Contracts in the Real World and the Law School Curriculum

There’s been a lot of noise recently about the law school curriculum and real world training. In Contracts courses, that typically means that we should give students experience reviewing and drafting actual agreements.

I think there’s another aspect of training that we need to provide students, and that’s to show them the relevance of the cases we assign from musty books, and show them how to apply those cases to new fact patterns. That’s where Professor Cunningham’s book, Contracts in the Real World, comes in.

It is chock full of fun contracts disputes ripped out of today’s headlines. Of course there’s the People magazine allure of reading about celebrities and their unreasonable demands and unbelievable predicaments. Cunningham’s book tells tales of love children and blackmail, bad bets and bad defenses.

It was so entertaining that I almost felt guilty reading it – which makes me think that my students will enjoy the engaging tales and humorous anecdotes just as much as I did. Cunningham does a great job of weaving old cases with new ones, and new cases with newer ones.

In showing how everything old is new again, Cunningham wages a strong case that contract law is alive and well. It made me feel that my chosen subject area was relevant and timely – and interesting. Sure, Contracts as a 1L course may not have the sex appeal of Con Law, or the life-and-death importance of Crim Law, but Cunningham shows that the subject can be intriguing just the same.

As Professor Collins put it (better and more eloquently) in his post in this symposium, what makes this book unique is not just its readability but that it places contracts within their business context. For students who haven’t yet worked on a deal or negotiated a contract, it helps them to understand abstract concepts to have some sort of setting, something they can imagine. When that setting is one that they’ve read about in the paper or heard in the news, it just makes it more fun.

I did have one minor quibble with the book, and it’s that Cunningham’s “alive and well” view of contracts was misleading with respect to one infamous case. Yes, I’m talking about the quick gloss given to ProCD v, Zeidenberg (and by extension, the slew of cases that followed in its wake).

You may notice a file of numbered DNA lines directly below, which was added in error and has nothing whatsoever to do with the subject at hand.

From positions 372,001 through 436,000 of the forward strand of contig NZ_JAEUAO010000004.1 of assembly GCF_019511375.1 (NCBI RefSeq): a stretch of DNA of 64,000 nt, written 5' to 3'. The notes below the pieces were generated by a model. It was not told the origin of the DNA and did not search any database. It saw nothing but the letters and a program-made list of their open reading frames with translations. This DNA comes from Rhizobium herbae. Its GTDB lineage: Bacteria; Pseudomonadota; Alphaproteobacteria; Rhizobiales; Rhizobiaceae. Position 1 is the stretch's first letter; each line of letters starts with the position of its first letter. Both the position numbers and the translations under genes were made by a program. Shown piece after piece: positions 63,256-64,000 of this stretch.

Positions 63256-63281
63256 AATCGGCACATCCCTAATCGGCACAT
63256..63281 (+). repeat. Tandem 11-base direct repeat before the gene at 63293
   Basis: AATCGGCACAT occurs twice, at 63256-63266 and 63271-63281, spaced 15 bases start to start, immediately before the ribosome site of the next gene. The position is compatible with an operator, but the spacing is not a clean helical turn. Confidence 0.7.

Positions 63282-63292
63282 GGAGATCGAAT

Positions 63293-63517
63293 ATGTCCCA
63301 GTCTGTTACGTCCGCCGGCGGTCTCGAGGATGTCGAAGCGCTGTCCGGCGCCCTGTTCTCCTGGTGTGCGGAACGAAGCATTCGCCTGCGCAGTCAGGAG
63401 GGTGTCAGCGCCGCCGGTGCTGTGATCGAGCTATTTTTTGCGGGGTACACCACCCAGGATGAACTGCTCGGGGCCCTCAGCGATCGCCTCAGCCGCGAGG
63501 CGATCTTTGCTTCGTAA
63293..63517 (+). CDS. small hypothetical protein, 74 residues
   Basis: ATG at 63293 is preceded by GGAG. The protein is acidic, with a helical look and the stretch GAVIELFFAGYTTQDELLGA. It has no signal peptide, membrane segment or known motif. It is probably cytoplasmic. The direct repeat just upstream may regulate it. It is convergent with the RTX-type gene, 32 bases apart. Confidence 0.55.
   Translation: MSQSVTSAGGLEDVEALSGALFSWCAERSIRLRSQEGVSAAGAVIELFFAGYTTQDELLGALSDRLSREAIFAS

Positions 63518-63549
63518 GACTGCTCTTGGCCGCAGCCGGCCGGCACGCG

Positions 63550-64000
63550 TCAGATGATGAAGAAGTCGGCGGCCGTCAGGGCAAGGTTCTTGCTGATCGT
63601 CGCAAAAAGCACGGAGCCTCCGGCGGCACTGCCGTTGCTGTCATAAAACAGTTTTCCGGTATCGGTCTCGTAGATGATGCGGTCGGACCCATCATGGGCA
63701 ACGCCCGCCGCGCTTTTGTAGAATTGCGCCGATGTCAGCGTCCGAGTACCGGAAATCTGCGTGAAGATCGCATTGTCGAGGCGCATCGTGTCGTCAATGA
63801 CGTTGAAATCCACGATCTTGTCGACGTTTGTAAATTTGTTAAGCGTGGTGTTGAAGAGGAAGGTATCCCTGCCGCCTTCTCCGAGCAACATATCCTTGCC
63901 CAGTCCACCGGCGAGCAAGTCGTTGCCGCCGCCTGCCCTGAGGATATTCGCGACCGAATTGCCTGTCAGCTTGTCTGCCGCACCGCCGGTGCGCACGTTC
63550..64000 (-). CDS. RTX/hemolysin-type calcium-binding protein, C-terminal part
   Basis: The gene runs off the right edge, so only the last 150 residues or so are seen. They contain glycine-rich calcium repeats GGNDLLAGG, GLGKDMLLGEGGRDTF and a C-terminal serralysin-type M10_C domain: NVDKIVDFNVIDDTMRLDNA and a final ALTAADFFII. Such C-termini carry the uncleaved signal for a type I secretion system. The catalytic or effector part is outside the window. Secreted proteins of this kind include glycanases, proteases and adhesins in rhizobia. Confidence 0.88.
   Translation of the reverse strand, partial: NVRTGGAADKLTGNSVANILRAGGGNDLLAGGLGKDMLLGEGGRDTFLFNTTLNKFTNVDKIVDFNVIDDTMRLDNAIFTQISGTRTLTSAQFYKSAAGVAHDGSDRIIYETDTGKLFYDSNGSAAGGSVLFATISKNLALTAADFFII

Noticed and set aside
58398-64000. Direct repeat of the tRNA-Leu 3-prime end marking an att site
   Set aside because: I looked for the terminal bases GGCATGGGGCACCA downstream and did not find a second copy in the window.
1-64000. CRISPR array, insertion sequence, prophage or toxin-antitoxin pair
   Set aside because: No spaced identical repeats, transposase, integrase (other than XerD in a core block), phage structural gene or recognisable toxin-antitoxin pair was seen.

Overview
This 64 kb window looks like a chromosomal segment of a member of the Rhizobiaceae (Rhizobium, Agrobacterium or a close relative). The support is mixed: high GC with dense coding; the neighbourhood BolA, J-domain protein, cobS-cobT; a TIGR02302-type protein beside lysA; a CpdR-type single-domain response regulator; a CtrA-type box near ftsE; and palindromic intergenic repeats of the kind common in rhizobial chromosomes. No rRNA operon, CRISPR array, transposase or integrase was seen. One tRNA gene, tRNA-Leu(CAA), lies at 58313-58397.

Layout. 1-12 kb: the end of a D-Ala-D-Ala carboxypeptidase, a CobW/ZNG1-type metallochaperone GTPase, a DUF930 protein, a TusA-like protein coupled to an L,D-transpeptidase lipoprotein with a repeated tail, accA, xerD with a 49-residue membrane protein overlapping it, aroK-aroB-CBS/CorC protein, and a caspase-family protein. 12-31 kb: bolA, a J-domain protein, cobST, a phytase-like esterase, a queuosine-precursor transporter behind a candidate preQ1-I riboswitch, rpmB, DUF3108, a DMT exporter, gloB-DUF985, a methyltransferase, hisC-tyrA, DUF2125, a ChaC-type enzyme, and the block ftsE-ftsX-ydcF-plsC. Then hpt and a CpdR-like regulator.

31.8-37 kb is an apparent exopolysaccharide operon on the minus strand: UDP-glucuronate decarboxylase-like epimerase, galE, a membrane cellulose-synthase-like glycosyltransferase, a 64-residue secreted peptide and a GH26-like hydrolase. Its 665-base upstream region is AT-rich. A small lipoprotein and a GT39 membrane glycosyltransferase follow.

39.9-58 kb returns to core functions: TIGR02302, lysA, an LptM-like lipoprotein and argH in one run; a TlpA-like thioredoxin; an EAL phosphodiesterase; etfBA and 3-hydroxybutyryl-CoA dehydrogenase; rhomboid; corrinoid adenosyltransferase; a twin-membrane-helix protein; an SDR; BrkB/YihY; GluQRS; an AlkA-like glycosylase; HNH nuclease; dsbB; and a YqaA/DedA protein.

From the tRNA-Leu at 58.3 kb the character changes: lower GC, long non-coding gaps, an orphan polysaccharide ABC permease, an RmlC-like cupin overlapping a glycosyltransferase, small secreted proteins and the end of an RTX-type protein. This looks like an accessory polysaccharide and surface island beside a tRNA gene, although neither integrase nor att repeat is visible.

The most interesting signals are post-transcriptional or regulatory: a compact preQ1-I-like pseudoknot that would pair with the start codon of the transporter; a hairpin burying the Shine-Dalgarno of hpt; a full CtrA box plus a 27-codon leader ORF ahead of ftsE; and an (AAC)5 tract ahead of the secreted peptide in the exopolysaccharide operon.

Cunningham provides what could be interpreted as a rationale for ProCD, but I wish he would have been a bit more critical. I’m not so sure that the case can be justified doctrinally – Judge Easterbrook’s whole bit about ProCD being the master of the offer and the notice of terms in a box – it stretches the truth a bit much.

I’m not quibbling with the result in the case so much as the rationale, and I think the rationale matters for the simple reason that it establishes precedent. Precedent that’s been followed by too many other courts even where the facts don’t warrant it.

The court in ProCD could have enforced the contract against Zeidenberg under a quasi-contract theory or maybe an unfair competition claim (although I can’t recall off hand whether ProCD ever raised that). But the court didn’t, and now we’re stuck with “rolling contracts” and the contracting of everything online.

But Cunningham comes around in the next section when he acknowledges the challenges of applying old doctrine to new encounters. He comes down hard against those who would make blanket statements that website privacy policies cannot be contracts.

As Cunningham notes, “They can be enforceable contracts or promises when meeting traditional tests of manifested intention, assent, and either consideration or reliance.” I couldn’t agree more.

Contracts in the Real World does what may seem impossible to wary 1Ls – it makes an old topic like Contract law seem dynamic, fun – and relevant.

Nancy S. Kim is Professor of Law at California Western School of Law. Some her scholarship can be found here on SSRN.

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4 Responses

  1. Lawrence Cunningham says: